|INTERVENTION TO THE HUMAN RIGHTS COUNCIL
22nd Session, March, 2013
Arbitrary Detention of Minors
International agreements, declarations and conventions establish the rights of citizens under the age of 18, both those who
walk freely and those who have been detained for an offense. The Convention on the Rights of the Child, the Standard
Minimum Rules for the Administration of Juvenile Justice, the Guidelines for the Prevention of Juvenile Delinquency and the
Rules for the Protection Deprived of their Liberty are all intended to protect juveniles, but the human rights and due process
that should be maintained, particularly when it comes to the procedure of juvenile detention, are not universally applied. All
accused, but youths specifically, must be treated as innocent until proven guilty and brought in front of a court or equal legal
authority without any unnecessary delay. Maintaining this minimal sense of security and protection of basic rights is not,
however, granted across the board to detained minor in Indian Administered Kashmir.
Individuals under the age of 18 who are detained on the suspicion of a crime – a suspicion that is often based on vague
facts or the result of minor offenses – are stripped of basic rights, their dignity and safety. They are subject to the whims of
the authorities, authorities that, in many cases, show a complete disregard for the existing procedures and rights.
Unfortunately the situation in Indian Administered Kashmir makes it abundantly clear that ratifying international agreements
hardly implies that they will be enforced on a national, regional or local level.
Even though under Indian law individuals cannot be charged as adults until the age of 18, in Indian Administered Kashmir
the juvenile justice laws provide an amendment that deems male youths over the age of 16 as adults and the age of
criminality throughout the whole of India is alarming low – set at age seven. These provisions for the detention and custody
of juveniles are far from recommendations made on the international level, which are intended to ensure adherence to
human rights. The result for Indian Administered Kashmir specifically, implies that an array of protestors, students, activists
and minors who are simply in the wrong place at the wrong time can face undue process and harsh treatment while being
held pre-trial and in detention.
The numerous cases of detentions with legally unjustified or unclear backgrounds has brought much critique from the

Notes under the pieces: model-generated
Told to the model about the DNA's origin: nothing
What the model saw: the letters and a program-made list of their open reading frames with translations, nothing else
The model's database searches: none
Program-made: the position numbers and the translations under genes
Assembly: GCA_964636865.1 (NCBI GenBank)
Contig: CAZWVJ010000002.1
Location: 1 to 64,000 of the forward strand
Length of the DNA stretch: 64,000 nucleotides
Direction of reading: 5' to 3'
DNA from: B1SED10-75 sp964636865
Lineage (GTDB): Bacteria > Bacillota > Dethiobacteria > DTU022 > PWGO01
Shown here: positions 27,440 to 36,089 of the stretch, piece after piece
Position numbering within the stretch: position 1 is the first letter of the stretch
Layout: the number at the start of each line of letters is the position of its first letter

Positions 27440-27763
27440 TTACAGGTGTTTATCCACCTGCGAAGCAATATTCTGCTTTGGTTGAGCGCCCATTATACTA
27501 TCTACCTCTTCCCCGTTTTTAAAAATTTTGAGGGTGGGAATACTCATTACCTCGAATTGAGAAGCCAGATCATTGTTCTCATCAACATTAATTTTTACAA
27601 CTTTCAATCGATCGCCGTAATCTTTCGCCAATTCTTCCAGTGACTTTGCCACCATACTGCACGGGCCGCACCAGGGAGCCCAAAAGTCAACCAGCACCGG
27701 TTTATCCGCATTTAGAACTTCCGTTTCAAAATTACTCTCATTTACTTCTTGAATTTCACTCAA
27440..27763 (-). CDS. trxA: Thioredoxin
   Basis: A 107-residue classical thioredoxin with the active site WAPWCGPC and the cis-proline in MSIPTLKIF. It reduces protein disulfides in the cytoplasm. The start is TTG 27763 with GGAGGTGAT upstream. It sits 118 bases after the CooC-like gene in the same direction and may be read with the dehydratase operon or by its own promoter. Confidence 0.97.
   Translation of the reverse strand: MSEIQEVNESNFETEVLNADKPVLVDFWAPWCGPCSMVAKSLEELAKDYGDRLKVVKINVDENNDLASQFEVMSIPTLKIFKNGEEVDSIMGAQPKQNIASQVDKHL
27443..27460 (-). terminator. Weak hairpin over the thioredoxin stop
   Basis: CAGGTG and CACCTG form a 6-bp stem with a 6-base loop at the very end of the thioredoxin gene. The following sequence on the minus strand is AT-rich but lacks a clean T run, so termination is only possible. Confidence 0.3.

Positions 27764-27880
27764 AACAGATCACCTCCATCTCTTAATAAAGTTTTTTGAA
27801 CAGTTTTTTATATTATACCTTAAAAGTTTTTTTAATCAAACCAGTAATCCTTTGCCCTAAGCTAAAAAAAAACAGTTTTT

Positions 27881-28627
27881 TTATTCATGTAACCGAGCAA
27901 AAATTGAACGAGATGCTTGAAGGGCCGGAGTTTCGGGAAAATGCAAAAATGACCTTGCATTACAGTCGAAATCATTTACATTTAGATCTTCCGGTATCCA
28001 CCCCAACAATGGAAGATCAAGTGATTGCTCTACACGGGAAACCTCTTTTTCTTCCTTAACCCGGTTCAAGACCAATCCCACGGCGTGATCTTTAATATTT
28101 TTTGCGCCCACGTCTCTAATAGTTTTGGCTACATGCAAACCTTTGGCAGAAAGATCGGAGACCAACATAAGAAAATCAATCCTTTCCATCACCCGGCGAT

international community and amendments to the Jammu and Kashmir Juvenile Act of 1997 were promised. A year after
their adoption, however, the situation has not necessarily improved.
Juvenile detention under the PSA
Despite assurances made to the international community and the United Nations, the Indian government has repeatedly
tolerated infringements of the human rights of juveniles subject to criminal detention. Under the Public Safety Act (PSA),
youths under the age of 18 have been held in police custody without adherence to international standards and under the
questionable exceptions provided for under the act. The J&K Juvenile Act further provides exceptions for male youths, who
are subject to prosecution at the age of 16. Amendments were promised and, in some cases, implemented, at least in
theory. The noted dip in the number of detentions of 16 and 17 year olds between 2011 and 2012 may not, however, be the
result of legal changes, but rather the falsification of age documentation.
The Convention on the Rights of the Child proclaims that the detention of minors should only occur as a last resort, instead,
in Indian Administered Kashmir, it is used as a commonplace scare tactic. Teens are regularly held for disproportionately
long periods of time, often detained on multiple occasions on the basis of the same – or similar – accusation, or re-
arrested for a new crime while awaiting bail for their first booking. All justified as measures needed to maintain security,
such standards classify any act that is perceived to be in disaccord with the Indian government’s policies to be reason
enough for a detention. Individuals are taken in for questioning or what is essentially an unofficial interrogation and later
moved between administrative detention centres and police stations. They are not permitted to communicate with their